Maybe it hadn’t been the best meet-cute moment, but it had worked, because here I am checking my lipstick one last time as I wait impatiently for him to pick me up. Not because he’s late but rather because I’m fifteen minutes early and driving myself crazy standing here doing nothing.
The fryer needs to be cleaned, the fridges wiped down and there’s always paperwork to do. And I want to try out a new recipe and get a head start on the inventory for next month. And then there’s Lucy’s science project.
And, and, and. It never ends.
Breathe. I take a cleansing breath like they teach in karate class, close my eyes. Try and relax, I tell myself in a voice that sounds surprisingly like Casey’s. You’re entitled to have time off. It’s only a date.
Just a date.
Lucy is safe with her father, happily eating matzo ball soup at Shabbat dinner. Simon has her until Sunday night. And in case of emergency, my friend Casey is on call. I can only hope tonight is better than my last evening out three years ago with the guy who turned out to have a thing for waxed mustaches. I sent Casey a 911 and she responded with a hysterical call about a grease fire in the café that almost had me convinced she was telling the truth.
A quiet knock on the door startles me back into the present. I jam the cap on my lipstick and resist the urge to run and hide. He’s here. What if we have nothing to talk about? What if I can’t stop talking? Is he expecting me to have sex with him? What if I don’t want to? Or, what if I do, and he doesn’t want to have sex with me?
Why am I thinking about having sex?
This was a bad idea. I should make up some excuse and…
Stop with the panic attack, Tenley. It’s just a date.
Another tap. Framed in the front door of the restaurant, Colin gives a shy smile and lifts his hand in a little wave. Pasting a smile on my face, I take another deep breath and open the door.
We do the polite hi, how are you, fine how are you, we should go, okay fine back and forth. Colin, the gentleman, holds the door open for me, which doesn’t help because then I have to turn and wait for him to leave so I can lock it behind us.
When I move back towards him, I guess he must think I’m leaning in for a kiss, which of course I would never do, even though he smells very nice, much better than chipotle chicken-flavored me. And so even though I have my keys in my hand, when he sees me leaning in, Colin leans in too. For a second our lips are only inches away and moving ever closer.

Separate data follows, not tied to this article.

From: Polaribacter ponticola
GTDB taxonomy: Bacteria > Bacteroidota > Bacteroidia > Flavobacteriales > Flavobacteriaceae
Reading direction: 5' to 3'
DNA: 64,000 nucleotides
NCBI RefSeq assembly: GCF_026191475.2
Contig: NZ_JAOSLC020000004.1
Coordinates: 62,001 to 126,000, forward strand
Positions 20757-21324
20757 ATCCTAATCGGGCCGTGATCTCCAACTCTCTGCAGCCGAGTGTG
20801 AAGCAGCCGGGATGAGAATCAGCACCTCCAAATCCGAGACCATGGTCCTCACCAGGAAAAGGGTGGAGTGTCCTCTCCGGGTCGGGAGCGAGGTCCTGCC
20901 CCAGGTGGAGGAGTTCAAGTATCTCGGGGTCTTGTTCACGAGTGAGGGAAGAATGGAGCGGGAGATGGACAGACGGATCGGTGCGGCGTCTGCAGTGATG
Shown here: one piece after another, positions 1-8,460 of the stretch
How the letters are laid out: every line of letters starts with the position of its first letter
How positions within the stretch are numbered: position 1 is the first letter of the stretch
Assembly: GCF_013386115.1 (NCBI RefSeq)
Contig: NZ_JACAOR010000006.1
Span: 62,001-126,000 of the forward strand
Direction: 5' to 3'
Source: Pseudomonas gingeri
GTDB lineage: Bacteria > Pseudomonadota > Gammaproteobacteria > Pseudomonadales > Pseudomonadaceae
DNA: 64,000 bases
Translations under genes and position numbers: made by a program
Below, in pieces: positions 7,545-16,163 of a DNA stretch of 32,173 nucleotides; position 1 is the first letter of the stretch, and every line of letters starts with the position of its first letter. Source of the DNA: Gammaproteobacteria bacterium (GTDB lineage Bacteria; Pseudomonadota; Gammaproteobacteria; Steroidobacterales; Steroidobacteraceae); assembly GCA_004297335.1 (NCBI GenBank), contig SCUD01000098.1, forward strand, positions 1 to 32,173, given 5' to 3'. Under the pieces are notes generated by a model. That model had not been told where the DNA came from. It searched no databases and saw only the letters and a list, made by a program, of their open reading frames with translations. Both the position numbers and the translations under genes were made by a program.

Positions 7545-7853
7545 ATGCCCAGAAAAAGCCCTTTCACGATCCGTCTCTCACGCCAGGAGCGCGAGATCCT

“Just. Locking the door. You’re…in the way,” I say, jingling the keys and turning my face to the side at the last moment.
“Beg pardon,” he says, leaping back with an embarrassed grin. It’s a nice smile, embarrassed or not, even with a fingerprint smudge clearly evident on his glasses.
Then, because I’m the type who can’t let an awkward moment go without making it worse, I impulsively lean over and peck him on the cheek, leaving a plum–coloured slash of evidence.
“Shii – take mushrooms.” My parent-of-a-young-child curse is masked by my mouse-like squeak and I feel my cheeks heat to the boiling point. What was I thinking? “Oh no…I got some on you.” Using my fingers, I hesitantly attempt to wipe away the lipstick, feeling the hint of the end of day stubble under the surface. Is his beard the same reddish-blonde hair as on his head? “I’m sorry.”
What the hell am I doing? I should just wave the white flag right now and duck back into the café. Is it too early to text Casey?
“I’m not.” Colin looks me directly in the eyes – which is a first tonight – and smiles. His blue eyes crinkle at the corners behind his glasses. And that smile. While my heart doesn’t exactly do a flip, it does flutter considerably.
“Could we possibly start over?” I whisper.
Colin sticks out his hand. “Colin Darcy. Big fan of your café. Would you care to join me for a drink?”
I break into a relieved smile as his hand clasps mine, giving a healthy pump. “Tenley Scott. I think I need that drink.”